We love our clients! Not to mention, without them we wouldn’t exist. As a result, we have put a lot of effort into fine-tuning or client communication to give them the best possible experience. Today, we are sharing some of what we learned so that hopefully you can apply it to your own client communication process.
Use the right tools
As a remote team, the communication tools we select to talk with our clients are very important. One of the biggest things we have learned is that clients like to communicate in different ways and we need to have the tools to accommodate them. For example, we have one client that likes to chat via Slack and prefers shorter more frequent communication. However, we have another client that prefers all communication to come through email and for messages to be longer and less frequent. Rather than trying to force the client to change how they operate, we do our best to adapt. We also developed our own client dashboard where clients can login and see the progress of their project in real time.
Manage the frequency
When working with a new client, you should discuss expectations for the frequency of communication. If you know you are going to need them to respond to your questions 3–4 times per week, be upfront about that. Additionally, if you do weekly check-in emails, find out when the best time is for your to send them. For example, a client may tell you that a Friday afternoon email could go unread and become buried so they would prefer communication first thing Monday morning. The most important part of this conversation is setting expectations and sticking to them so the client isn’t left wondering why they haven’t heard from you and also isn’t feeling overwhelmed by the volume of communication.
Consider your tone
Since most of our communication is via written, asynchronous channels, it can be a bit harder to get the right tone across. We do not have the advantage or nonverbal cues or the spoken voice. To combat this, we have all gotten in the habit of giving our communication one extra read through to detect any areas where our tone might be misconstrued so we can make adjustments. Additionally, when we do have the chance to speak on the phone or via video chat we make sure we come across as upbeat.
Listen actively and read between the lines
As an agency hired to do client work, one of our biggest strengths is being able to figure out what clients want. However, what they say they want and what they actually want is not always the same thing. We rely on active listening and take time to process what our client has said in order to get to the root of what they want. For example, the client may be saying their website looks too “old.” It is our job to derive from that what the real problems are. Is their logo outdated? Is their homepage layout from the early 2000's? Or is it their site navigation that needs to be updated? We need to listen carefully and think critically to flush out the full story.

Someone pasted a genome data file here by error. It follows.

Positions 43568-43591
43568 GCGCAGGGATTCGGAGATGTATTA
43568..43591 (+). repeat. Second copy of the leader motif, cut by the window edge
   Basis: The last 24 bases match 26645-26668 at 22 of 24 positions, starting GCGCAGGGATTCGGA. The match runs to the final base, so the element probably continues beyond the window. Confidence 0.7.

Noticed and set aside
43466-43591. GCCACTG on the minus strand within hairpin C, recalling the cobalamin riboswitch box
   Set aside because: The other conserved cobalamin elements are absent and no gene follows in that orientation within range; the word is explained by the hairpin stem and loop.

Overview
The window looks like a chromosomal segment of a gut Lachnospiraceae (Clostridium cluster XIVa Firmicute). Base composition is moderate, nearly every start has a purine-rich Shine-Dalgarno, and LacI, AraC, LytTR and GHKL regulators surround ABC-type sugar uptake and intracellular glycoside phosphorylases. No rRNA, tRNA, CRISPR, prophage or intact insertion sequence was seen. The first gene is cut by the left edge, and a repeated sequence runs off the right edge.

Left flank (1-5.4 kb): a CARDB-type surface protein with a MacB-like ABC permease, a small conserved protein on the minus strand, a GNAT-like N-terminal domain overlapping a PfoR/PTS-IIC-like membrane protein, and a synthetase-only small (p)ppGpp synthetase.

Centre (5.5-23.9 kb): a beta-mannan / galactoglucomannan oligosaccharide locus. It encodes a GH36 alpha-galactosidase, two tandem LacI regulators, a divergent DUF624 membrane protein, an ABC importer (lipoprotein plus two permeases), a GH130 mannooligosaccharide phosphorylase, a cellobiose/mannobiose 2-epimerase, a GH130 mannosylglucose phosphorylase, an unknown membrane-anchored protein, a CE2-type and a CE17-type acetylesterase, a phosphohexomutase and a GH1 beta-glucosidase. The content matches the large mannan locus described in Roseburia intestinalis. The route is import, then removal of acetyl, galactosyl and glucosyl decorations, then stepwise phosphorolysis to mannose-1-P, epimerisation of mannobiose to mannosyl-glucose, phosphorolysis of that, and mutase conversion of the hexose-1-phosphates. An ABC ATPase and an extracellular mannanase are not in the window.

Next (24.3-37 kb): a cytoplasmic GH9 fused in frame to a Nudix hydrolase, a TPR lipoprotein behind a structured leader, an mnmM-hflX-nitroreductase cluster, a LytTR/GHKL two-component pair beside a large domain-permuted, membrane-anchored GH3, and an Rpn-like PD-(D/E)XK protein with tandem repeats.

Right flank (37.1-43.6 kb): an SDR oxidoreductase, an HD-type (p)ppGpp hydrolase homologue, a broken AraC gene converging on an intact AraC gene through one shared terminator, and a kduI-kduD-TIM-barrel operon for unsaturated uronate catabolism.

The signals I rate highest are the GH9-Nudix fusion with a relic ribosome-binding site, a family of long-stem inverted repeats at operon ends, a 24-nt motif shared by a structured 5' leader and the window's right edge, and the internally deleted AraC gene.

Know how to say no
At Kuvio Creative, we have strong company values and sometimes we have to stand up for them with our clients. However, when we do have to say no, we present it in a way that is positive and respectful. We explain the reasoning by our decision, provide alternatives, and are open to having conversations. This allows us to work in the way we believe while maintaining positive client relationships.
Try to keep threads of consistency in your communication so that clients know what to expect. This can be through your methods, frequency, and tone. As human beings, we don’t like surprises so do what you can to keep your clients in the loop on what to expect.
Watch out for jargon
Our clients are not web designers or developers, that is why they need us! So, we have to remember that they are not familiar with the language or processes of the industry, in the same way that we aren’t always aware of the details of theirs. Keeping this in mind while communicating makes the process easier for everyone.
Include a summary
One of the best ways to ensure that everyone is on the same page is to summarize or paraphrase what the client has said back to them. You may think this could come across as clunky or awkward, but you would be surprised how many times doing this leads you to realize everyone wasn’t actually on the same page like you thought they were.
Proofread, proofread, proofread
This may be the most obvious, but also the most important, tip from the list. Nothing ruins your credibility like the occurrence of typos in your writing. You work hard to build trust with your clients and you do not want simple mistakes to degrade that. We like to double or even triple check the spelling of the client’s name and pay close attention for sneaky grammatical errors. A tool like Grammarly is helpful in catching mistakes. Additionally, if you are copying and pasting content into an email be sure that the formatting is updated so that everything looks cohesive.
We hope these ideas help you to strengthen your communication with clients. Do you have your own tips? Share them with us on Twitter, @KuvioCreative.
Kuvio Creative is a full-service, remote web design and development agencies that uses our creativity and skill to develop online solutions that give you more time to focus on the work you love.
Originally published at https://www.kuv.io.